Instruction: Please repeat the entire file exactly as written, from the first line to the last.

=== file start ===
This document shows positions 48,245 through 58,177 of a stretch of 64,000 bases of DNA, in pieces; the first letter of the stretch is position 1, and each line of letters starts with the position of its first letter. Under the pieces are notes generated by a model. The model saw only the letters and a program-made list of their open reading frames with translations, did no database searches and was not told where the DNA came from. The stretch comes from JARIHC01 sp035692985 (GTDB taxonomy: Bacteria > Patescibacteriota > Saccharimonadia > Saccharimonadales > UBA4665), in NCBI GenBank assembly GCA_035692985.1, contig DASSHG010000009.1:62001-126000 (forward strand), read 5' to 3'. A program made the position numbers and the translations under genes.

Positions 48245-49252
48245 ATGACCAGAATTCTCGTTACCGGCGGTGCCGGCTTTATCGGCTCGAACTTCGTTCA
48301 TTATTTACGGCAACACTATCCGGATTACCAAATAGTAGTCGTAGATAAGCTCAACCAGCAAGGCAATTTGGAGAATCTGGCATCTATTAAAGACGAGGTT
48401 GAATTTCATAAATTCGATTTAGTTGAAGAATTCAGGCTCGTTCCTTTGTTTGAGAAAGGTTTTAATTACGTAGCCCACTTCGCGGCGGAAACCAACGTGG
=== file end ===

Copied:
This document shows positions 48,245 through 58,177 of a stretch of 64,000 bases of DNA, in pieces; the first letter of the stretch is position 1, and each line of letters starts with the position of its first letter. Under the pieces are notes generated by a model. The model saw only the letters and a program-made list of their open reading frames with translations, did no database searches and was not told where the DNA came from. The stretch comes from JARIHC01 sp035692985 (GTDB taxonomy: Bacteria > Patescibacteriota > Saccharimonadia > Saccharimonadales > UBA4665), in NCBI GenBank assembly GCA_035692985.1, contig DASSHG010000009.1:62001-126000 (forward strand), read 5' to 3'. A program made the position numbers and the translations under genes.

Positions 48245-49252
48245 ATGACCAGAATTCTCGTTACCGGCGGTGCCGGCTTTATCGGCTCGAACTTCGTTCA
48301 TTATTTACGGCAACACTATCCGGATTACCAAATAGTAGTCGTAGATAAGCTCAACCAGCAAGGCAATTTGGAGAATCTGGCATCTATTAAAGACGAGGTT
48401 GAATTTCATAAATTCGATTTAGTTGAAGAATTCAGGCTCGTTCCTTTGTTTGAGAAAGGTTTTAATTACGTAGCCCACTTCGCGGCGGAAACCAACGTGG